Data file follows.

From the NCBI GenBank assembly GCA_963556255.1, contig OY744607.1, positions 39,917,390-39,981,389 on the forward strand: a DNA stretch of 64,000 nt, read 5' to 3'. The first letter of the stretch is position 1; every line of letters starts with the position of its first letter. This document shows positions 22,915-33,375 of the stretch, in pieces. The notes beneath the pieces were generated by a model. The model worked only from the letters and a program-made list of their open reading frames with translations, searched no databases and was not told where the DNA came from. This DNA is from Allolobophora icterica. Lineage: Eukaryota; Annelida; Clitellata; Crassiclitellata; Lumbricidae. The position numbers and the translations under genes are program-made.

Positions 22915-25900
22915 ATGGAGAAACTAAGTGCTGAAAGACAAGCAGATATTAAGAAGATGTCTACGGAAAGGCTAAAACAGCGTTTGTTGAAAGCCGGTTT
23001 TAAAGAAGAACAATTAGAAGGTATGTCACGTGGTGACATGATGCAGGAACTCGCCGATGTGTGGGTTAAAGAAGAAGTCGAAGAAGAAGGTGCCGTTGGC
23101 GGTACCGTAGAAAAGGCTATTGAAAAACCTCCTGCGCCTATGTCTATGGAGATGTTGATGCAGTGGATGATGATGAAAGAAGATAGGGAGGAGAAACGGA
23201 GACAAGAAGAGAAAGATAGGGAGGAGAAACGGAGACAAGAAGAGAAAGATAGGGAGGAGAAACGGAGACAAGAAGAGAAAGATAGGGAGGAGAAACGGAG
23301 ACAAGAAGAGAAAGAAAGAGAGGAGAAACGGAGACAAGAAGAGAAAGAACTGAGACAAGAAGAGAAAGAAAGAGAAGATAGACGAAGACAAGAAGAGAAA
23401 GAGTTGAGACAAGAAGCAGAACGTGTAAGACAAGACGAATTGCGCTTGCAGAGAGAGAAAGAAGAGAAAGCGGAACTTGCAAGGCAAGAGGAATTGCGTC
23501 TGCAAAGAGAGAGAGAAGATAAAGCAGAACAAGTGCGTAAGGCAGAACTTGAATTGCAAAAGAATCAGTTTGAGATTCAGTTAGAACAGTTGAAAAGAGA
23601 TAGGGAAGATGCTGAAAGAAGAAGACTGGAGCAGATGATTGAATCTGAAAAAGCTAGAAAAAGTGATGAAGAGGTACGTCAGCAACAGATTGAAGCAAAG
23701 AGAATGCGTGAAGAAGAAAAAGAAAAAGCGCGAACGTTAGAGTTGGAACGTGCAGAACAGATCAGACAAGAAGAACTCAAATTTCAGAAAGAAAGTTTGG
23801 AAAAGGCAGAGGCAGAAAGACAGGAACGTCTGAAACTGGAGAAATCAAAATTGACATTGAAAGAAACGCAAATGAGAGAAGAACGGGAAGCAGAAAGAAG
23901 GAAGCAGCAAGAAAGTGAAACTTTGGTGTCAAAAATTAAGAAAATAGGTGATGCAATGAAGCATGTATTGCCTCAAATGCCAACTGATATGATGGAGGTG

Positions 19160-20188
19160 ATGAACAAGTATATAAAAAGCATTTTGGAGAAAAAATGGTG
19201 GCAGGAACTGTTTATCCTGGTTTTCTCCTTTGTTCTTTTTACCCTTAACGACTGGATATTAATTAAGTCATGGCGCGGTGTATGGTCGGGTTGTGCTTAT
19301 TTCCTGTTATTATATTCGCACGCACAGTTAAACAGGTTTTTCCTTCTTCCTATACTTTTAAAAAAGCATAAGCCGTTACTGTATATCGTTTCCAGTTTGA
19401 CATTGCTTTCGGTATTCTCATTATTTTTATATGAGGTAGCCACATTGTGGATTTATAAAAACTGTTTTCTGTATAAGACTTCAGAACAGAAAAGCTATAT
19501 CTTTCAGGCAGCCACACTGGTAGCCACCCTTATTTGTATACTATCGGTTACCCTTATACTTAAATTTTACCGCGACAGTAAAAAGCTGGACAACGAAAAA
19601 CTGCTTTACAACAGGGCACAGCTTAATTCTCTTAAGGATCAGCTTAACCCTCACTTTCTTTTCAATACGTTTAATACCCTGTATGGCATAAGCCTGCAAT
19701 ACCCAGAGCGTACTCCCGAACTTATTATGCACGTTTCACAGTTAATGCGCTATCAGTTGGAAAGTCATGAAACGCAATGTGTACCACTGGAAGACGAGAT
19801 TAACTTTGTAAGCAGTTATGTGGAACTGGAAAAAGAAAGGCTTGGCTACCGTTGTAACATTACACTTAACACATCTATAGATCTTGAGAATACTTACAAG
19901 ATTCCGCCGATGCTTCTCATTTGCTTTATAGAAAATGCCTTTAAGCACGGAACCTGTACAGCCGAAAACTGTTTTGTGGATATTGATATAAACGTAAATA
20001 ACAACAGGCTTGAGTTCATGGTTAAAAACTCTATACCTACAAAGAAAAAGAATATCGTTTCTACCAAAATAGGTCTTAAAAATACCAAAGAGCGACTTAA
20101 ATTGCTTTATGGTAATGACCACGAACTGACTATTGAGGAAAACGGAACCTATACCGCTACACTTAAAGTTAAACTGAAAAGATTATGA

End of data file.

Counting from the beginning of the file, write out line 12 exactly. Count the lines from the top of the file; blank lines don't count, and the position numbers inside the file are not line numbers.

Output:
23801 AAAAGGCAGAGGCAGAAAGACAGGAACGTCTGAAACTGGAGAAATCAAAATTGACATTGAAAGAAACGCAAATGAGAGAAGAACGGGAAGCAGAAAGAAG